Our teen years are already a special cocktail of hell without adding in bullying and harassment (LGBTQ teens are twice as likely to report harassment, physical assault, and exclusion), let alone the confusion and shame that can come from lack of sex education. Body hair, B.O, and awkward social interactions are bad enough — I liken my own puberty to coming to grips with the fact that I will stumble through experiences like a baby giraffe for the rest of my life. Thankfully, I had a fantastic support system. I didn’t have to rely solely on my school’s sex ed curriculum to teach me how to navigate school and into adulthood. But queer and LGBT students are not usually so lucky. They are also far less likely to seek out independent resources and education, or to ask for help.
We have an opportunity to address these needs. We are wasting it.
LGBTQ youth are reaping the consequences of a sexual education system that fails them at a fundamental level. The current programs lack nuanced complexity surrounding issues that are critical for this community, such as: gender identity and behavior, consent and power dynamics, understanding and valuing bodily autonomy for themselves and others, elements of healthy relationships, the sexuality spectrum, sexual harassment and assault, and connections to resources within the community. Inclusive sexual education can start the discussion in a cogent and welcoming way based on science. Silence on these issues only lends credibility to incorrect assumptions and fear among the student body. Inclusive curriculum gives teachers and students alike context and an opportunity to learn in a safe space. It empowers at-risk youth with the tools needed to find health resources and community connections as they leave school and enter adulthood.
LGBTQ students aren’t the only ones who would benefit from a more inclusive curriculum. It’s important for students who identify as heterosexual to understand that this is not the default or only sexuality. As a species, humans fear what we don’t understand, which can give way to violence in a misguided attempt to self-protect. We need to see things as they are and not as the vision we have constructed for ourselves. A greater understanding of our shared experience allows us to see that despite our differences, we are worthy of respect and dignity. Different doesn’t mean danger. The benefits of an LGBTQ-inclusive curriculum benefits everyone along the gender and sexuality spectrums.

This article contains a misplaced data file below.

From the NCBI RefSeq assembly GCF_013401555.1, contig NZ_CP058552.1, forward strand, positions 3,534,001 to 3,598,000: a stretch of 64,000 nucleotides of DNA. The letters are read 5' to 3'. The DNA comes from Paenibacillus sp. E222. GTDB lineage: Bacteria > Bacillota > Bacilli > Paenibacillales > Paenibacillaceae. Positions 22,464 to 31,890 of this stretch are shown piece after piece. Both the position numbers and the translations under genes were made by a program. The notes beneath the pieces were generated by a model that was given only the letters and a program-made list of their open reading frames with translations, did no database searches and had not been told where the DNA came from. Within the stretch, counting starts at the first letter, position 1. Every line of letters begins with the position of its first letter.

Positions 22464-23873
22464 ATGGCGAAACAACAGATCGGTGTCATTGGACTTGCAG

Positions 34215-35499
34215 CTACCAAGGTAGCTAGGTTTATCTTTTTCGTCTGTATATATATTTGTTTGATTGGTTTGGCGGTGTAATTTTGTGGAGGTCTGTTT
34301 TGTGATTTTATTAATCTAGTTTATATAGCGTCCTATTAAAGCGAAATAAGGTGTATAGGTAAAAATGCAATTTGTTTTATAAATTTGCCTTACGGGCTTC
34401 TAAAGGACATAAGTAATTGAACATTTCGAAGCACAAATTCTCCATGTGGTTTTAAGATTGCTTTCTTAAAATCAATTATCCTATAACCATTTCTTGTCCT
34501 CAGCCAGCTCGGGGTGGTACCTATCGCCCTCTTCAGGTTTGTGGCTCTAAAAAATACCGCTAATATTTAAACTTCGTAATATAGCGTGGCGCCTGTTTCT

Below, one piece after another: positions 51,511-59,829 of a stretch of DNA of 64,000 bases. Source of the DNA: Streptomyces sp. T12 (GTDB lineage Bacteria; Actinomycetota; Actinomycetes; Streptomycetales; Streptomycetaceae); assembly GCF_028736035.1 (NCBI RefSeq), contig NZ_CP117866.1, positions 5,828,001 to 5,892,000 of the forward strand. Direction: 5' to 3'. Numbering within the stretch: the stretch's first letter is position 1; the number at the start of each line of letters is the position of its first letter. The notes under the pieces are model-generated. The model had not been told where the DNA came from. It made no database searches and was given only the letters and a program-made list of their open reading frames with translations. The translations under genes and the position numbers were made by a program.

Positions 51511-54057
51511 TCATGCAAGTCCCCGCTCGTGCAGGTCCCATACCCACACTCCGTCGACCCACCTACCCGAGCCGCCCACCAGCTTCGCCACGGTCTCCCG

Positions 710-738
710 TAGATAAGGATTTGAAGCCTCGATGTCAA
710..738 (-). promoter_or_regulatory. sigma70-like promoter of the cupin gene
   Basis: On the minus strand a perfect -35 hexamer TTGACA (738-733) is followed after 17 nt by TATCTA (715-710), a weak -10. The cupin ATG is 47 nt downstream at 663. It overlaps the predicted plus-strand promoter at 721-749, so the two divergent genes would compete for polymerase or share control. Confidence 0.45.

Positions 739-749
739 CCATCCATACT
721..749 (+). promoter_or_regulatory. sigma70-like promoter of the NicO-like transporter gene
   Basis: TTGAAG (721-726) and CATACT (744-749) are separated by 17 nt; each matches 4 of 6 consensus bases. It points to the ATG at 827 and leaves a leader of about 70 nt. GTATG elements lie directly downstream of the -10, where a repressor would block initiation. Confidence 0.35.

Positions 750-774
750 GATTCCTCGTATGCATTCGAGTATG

Change is hard. I hate change. I also hate kids dying because they didn’t know better. Talking about sex openly can be uncomfortable for many, but discomfort doesn’t change our duty to give teens every chance to take control of their bodies and their futures. LGBT youth deserve a place in the sex education classroom They are in desperate need of access to information and resources to keep them safe. They need people in power to make a safe place to talk about life outside the antiquated notion of a binary heterosexual climate. And straight kids need that, too.
A well-rounded, LGBTQ-inclusive, and comprehensive sexual education program benefits everyone, LGBT and straight teens alike. It’s time to talk about sex in the way that it needs to be talked about.